Sunday 5 December 2010

Paul Dong's chi ontology

Interesting extract on the differences between "science" and "chi" here: I love the quote that:
Chi theory is an ontology, in which it is pointless to declare one’s belief or disbelief prior to understanding.
One particular extract caught my eye:
The differences between a living human being and a corpse are that the former has an EM field and movement (together called “bioenergy”) and neutral chemical acidity, whereas the latter lacks an EM field, does not move, and is highly acidic. Three possible implied explanations for the changes between the living and the dead can be stated in the form of propositions: (1) absence of bioenergy is an effect of altered biochemistry (the Western scientific proposition; (2) altered biochemistry and exhaustion of bioenergy are effects of a third factor; (3) altered biochemistry is an effect of exhaustion of bioenergy (the Chinese scientific proposition).
This is effectively talking about cause and effect, with the hypothesis that Western science thinks A causes B and Chinese thinking is that B causes A. Paul Dong seems to argue that only the Chinese version is logically consistent. But to my mind, he seems to be missing a fourth possibility, that it is really a chicken and egg situation and an emergent self reinforcing phenomenon. In this model there would be a feedback relationship and so each one causes the other, and hence both would be correct. Anyway, I should really read the book before commenting further.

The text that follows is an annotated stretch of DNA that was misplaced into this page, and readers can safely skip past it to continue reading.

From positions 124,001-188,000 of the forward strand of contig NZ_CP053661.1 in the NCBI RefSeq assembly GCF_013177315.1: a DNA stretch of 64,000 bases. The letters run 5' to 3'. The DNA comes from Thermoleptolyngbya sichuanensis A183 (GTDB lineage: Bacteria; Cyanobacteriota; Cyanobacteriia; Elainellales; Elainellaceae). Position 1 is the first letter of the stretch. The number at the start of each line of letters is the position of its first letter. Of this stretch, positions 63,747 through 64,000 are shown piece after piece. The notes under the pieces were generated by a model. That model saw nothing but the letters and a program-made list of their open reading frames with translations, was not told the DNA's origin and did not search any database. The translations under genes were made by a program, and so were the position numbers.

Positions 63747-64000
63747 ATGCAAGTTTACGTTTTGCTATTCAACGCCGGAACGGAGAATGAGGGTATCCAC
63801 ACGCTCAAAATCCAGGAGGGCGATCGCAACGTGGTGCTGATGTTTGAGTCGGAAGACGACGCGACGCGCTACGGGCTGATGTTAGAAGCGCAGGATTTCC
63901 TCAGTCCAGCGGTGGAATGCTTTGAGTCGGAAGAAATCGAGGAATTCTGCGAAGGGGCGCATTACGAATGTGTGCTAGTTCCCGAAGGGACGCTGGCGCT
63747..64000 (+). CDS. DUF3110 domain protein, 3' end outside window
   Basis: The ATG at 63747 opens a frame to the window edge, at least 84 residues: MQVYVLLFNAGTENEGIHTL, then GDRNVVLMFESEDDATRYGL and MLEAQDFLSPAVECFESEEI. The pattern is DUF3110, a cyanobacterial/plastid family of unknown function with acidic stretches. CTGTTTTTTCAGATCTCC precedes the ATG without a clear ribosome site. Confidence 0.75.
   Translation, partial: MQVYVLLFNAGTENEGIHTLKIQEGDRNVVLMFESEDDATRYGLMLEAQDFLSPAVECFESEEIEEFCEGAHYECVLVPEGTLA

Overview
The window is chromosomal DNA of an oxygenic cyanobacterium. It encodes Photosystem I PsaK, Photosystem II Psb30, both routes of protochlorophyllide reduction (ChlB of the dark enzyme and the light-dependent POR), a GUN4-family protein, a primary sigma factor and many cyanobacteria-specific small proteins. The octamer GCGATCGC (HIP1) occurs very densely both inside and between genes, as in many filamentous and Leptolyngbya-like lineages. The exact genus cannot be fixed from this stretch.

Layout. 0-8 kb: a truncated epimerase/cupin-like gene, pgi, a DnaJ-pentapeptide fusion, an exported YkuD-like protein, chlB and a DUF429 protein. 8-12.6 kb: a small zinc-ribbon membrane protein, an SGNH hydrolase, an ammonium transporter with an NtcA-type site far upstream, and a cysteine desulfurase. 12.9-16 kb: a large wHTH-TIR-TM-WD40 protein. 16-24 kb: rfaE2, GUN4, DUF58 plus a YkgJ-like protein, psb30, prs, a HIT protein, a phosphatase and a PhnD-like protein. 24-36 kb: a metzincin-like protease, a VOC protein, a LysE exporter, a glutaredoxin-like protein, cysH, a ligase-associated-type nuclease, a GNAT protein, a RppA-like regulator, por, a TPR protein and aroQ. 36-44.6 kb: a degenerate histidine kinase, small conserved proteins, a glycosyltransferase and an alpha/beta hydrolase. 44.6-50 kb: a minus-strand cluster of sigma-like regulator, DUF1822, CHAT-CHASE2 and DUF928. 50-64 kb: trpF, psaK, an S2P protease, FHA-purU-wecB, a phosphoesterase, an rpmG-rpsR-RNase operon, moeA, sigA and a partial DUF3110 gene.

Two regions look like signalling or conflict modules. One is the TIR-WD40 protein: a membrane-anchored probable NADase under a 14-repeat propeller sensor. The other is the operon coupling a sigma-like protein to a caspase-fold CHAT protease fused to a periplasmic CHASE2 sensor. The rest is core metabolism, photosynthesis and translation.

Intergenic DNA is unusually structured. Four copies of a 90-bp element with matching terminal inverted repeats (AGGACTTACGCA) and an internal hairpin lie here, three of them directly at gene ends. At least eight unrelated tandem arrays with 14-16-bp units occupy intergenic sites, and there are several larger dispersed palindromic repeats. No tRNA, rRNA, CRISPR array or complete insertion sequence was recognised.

1 comment:

  1. Although slightly longer in their book (this quote is from a website) Trick or Treatment this what Professor Edzard Ernst and Simon Singh had to say about Tai Chi.


    Approaches that use regular movements for improving health and wellbeing. Traditional forms include tai chi (China) and yoga (India).

    Modern variations include Pilates, which integrates breathing, proper body mechanics and strengthening exercises, as well as stabilising the pelvis and trunk.

    Although there is less research into alternative exercises than into common sports or physiotherapy, some encouraging conclusions have started to emerge. For example, yoga, which encompasses a whole lifestyle including diet and meditation, has been shown to be effective in reducing cardiovascular risks.

    Tai chi improves balance, prevents falls in the elderly, enhances cardiovascular fitness, increases joint flexibility, prevents osteoporosis in post-menopausal women and improves quality of life in patients suffering from chronic heart failure.

    There is, however, no significant evidence that alternative exercise therapies convey any additional benefits compared to many forms of conventional exercise.

    A well-trained, experienced tutor is important, as alternative exercise therapies can carry the sort of risks associated with any exercise that puts the body under strain.